High Tatras views enchant hikers; well-marked trails guide them; cozy huts welcome them.
POPRAD, Slovakia — Slovakia’s High Tatras mountain range sits quietly in the shadow of the Alps yet within a compact 40-by-15mile range stand two dozen peaks between 7,000 and 8,700 feet.
Don’t feel bad if they weren’t on your radar. I’d never heard of them either until I escaped Rome’s August heat for four days of trekking.
Bravo for planet Earth’s little secrets.
I’ve hiked and climbed in Asia, South America, Europe, Africa and the U.S., yet only the vision of the sun rising over Africa from the top of 19,340-foot Mt. Kilimanjaro surpassed my views while trekking in the High Tatras.
They are towering black granite peaks rising over thick forests next to crystalclear, cobalt lakes. Even in summer, snow flecks the top of the mountains poking through the clouds. I viewed deep emerald green meadows around every turn.
The High Tatras cross the upper spine of Slovakia and stretch almost to the Polish border. During four days I hiked for 30 miles, only slightly denting the 360 miles of trails that are as well marked as the California freeways.
At the end of every day was a comfy, homey hut, many of which have been around since the early 1900s. Dozens of huts, evenly spaced apart, feature hot meals, cold drinks and warm beds. Even trekking alone, I never felt alone.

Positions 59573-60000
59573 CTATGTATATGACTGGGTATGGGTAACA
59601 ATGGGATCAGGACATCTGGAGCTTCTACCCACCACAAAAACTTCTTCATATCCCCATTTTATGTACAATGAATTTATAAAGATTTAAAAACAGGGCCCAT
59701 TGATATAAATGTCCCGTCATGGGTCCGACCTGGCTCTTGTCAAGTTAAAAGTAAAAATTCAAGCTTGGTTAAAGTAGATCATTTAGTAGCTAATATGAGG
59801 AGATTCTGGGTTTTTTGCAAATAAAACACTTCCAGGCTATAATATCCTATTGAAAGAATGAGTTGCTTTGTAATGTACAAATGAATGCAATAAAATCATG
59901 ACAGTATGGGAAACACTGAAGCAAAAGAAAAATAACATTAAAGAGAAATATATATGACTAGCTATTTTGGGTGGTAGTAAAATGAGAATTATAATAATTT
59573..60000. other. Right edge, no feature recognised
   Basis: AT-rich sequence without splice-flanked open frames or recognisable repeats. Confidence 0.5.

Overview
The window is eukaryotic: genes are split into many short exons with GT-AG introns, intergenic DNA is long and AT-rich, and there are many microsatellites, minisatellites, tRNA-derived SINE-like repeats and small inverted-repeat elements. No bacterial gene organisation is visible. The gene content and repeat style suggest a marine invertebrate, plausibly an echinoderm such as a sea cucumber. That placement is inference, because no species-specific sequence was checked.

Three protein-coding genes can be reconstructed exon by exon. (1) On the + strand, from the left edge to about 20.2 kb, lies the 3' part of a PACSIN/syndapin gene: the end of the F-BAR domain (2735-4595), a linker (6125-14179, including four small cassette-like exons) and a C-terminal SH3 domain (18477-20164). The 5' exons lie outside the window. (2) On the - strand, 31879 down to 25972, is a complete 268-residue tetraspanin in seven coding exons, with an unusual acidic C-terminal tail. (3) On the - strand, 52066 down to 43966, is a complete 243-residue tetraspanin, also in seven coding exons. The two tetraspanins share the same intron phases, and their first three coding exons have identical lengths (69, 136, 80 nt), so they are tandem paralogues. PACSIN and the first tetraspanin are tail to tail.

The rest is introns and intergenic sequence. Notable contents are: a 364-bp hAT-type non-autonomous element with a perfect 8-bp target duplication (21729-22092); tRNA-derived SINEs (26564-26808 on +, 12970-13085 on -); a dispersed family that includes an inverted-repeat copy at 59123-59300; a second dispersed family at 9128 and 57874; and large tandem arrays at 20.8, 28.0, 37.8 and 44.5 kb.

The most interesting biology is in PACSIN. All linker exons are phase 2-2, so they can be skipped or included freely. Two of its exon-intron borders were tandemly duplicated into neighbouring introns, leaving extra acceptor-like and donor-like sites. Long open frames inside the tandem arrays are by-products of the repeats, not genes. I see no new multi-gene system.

Czechoslovakia split into Czech Republic and Slovakia on Jan. 1, 1993. The Czech Republic has always been the ritzier, more romantic cousin; Slovakia is the outdoorsy nature buff.
About 5 million visitors hike the trails in summer and ski the slopes in winter, but it still is well off the beaten path for North Americans. I met only Slovaks, Czechs and Poles. I was the lone American. I heard very little English.
Slovakia is also an environmental giant. I saw very little deforestation as I walked along the trail with wide-ranging views of the valleys below. The only clearings I saw were from a 2004 windstorm that destroyed thousands of acres of forest and killed two people. In the vast forest that is northern Slovakia, the bare spots were like a sheep missing a couple of curls. The trails are spotless, and the huts maintain a green policy.
The trek, even going solo, was easy to organize. A representative from TravelSlovakia met me at my hotel in Poprad, a quaint valley town and the jumping-off point for the Tatras. The relief map she gave me was so detailed I could nearly identify eagle nests.
She laid out an itinerary for each day and directions on how to get to the trailhead at Tatranska Kotlina, where I would begin my trek. She was also available by phone if I was ever lost — which is nearly impossible on the well-marked trails.
THE HIGH TATRAS of Slovakia, popular with hikers, deliver big views. This view: Popradske Pleso.